The Pride and The Prejudice of V.S. Naipaul

In the Guardian, Robert McCrum profiles Naipaul:

Everyone agrees that VS Naipaul is fully alive to his own importance. A mirror to his work, his life is emblematic of an extraordinary half century, the postwar years. Let it not be said that he does not know this. ‘My story is a kind of cultural history,’ he remarks, in part of an overture to a long conversation. Nevertheless, he will not be reading Patrick French’s forthcoming authorised biography, The World Is What it Is. ‘I asked Patrick to do it, but I haven’t read a word,’ he emphasises, brushing past rumours of discord over the manuscript. ‘I don’t intend to read the book.’

This volatile mixture of pride and insecurity illuminates everything about him. ‘I am the kind of writer,’ he once said, ‘that people think other people are reading.’ That’s a characteristic Naipaul formulation, ironically self-deprecating (my audience is small, but select) while at the same time breathtakingly self-confident (I am a great writer whose work deserves to be generally admired).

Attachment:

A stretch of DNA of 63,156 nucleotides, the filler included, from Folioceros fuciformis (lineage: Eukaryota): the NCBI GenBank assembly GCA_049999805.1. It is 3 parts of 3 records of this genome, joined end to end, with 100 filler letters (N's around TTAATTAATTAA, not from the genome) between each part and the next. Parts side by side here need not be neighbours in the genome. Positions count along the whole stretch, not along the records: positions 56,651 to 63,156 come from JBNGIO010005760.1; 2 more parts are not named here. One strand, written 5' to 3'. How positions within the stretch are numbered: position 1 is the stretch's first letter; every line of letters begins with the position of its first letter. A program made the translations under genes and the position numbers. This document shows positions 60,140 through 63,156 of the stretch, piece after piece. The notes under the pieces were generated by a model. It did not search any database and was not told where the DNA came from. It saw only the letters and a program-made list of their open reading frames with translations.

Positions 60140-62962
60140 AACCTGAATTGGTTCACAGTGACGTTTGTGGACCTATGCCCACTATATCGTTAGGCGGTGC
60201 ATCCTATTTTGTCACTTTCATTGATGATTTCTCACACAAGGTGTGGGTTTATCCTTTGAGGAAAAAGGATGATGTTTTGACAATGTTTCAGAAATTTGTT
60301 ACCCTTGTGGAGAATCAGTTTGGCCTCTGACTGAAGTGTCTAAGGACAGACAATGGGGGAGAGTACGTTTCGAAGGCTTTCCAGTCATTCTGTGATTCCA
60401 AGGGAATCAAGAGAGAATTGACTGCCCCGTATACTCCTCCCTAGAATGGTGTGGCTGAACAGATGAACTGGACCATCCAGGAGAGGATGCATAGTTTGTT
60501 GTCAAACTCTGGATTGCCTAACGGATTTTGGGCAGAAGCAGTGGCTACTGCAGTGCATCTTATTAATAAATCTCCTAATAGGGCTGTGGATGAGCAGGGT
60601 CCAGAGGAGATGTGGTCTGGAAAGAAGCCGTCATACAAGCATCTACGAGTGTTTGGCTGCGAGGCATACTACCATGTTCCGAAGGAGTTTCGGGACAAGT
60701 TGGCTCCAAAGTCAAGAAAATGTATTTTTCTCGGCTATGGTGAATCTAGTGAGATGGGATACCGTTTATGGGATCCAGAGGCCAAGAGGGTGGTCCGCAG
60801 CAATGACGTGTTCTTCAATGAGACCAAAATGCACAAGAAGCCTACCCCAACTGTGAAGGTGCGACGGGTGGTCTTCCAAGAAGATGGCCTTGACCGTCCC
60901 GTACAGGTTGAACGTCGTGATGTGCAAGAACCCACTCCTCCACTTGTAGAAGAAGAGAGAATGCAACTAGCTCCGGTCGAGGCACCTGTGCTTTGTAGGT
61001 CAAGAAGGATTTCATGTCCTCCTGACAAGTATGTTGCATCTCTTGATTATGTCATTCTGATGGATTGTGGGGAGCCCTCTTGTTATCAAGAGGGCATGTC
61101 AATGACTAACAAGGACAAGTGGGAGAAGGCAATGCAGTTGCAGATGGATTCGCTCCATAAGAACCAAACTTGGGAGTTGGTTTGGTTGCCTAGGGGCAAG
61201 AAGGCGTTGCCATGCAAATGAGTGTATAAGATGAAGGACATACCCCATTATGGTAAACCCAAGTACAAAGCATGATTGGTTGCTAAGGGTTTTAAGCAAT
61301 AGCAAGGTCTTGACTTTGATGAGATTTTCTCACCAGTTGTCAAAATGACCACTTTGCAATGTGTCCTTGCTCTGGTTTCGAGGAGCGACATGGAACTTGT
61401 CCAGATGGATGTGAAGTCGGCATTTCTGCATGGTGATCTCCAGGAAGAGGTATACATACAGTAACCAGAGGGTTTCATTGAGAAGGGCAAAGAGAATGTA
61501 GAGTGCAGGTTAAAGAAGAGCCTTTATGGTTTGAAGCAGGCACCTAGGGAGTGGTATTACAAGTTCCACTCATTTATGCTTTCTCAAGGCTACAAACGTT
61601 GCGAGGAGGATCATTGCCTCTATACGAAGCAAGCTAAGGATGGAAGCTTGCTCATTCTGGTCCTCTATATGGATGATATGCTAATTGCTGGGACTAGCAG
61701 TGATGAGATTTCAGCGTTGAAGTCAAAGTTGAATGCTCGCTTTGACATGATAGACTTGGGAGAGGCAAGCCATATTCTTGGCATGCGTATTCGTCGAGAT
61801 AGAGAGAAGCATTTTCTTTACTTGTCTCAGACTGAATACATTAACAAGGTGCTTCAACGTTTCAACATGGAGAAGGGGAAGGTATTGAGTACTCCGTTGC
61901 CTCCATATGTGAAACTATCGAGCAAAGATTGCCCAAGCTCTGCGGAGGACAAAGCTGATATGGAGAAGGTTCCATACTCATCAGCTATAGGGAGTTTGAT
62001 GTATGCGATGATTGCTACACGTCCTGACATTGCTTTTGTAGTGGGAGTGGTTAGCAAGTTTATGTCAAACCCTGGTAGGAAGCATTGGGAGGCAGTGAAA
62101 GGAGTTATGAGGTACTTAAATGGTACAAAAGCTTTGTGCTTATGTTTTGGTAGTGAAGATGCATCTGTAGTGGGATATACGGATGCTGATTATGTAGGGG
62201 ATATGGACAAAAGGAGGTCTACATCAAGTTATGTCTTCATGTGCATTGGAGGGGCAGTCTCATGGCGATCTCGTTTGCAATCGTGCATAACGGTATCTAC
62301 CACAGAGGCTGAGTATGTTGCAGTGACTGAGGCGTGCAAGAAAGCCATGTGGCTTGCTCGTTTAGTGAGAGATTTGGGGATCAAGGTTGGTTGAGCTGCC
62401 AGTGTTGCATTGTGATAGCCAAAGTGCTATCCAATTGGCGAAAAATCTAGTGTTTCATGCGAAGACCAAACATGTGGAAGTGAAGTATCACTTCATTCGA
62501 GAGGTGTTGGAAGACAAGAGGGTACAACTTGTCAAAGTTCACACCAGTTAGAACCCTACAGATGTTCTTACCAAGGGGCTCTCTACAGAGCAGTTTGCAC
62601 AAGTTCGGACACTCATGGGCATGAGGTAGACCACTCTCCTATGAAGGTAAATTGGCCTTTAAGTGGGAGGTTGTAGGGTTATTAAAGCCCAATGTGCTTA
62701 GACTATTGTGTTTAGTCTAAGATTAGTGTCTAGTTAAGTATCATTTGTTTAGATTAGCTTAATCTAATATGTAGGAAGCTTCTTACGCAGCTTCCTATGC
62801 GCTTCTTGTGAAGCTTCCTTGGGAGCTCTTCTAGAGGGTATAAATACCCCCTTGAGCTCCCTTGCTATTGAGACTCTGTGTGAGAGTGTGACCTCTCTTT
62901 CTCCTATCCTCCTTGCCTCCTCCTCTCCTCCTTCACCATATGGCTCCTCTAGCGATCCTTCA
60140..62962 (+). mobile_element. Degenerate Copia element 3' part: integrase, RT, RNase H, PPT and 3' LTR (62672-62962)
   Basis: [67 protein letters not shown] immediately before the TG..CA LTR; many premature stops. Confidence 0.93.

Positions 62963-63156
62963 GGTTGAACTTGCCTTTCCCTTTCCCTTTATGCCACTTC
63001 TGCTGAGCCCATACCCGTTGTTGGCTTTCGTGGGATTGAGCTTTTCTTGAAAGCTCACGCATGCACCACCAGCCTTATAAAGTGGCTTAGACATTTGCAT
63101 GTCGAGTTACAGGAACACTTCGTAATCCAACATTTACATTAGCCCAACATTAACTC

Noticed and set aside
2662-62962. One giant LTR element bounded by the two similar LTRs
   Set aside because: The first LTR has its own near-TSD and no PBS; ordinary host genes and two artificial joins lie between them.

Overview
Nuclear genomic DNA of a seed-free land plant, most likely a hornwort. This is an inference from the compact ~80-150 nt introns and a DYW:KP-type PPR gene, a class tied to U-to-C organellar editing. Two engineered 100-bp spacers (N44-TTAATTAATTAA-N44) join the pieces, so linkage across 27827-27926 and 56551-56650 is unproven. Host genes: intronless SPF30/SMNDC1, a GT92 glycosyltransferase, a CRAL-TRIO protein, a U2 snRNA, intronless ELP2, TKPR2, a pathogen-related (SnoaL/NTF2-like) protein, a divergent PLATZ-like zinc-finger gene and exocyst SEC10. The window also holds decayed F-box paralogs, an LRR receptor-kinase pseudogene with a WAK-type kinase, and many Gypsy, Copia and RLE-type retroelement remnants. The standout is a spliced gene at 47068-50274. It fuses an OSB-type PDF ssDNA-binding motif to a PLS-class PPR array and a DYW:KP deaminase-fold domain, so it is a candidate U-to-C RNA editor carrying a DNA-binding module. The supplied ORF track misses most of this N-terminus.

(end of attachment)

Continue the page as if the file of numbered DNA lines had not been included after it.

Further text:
The light cast by this strange combustion of arrogance and modesty has often exposed the world in new and unexpected ways. At its best, Naipaul’s prose is as sharp and lucid as splinters of glass. But there’s a paradox here. The man himself is anything but straightforward – an enigma, wrapped in a riddle, inside a mystery: possibly, he is a bit of a puzzle even to himself.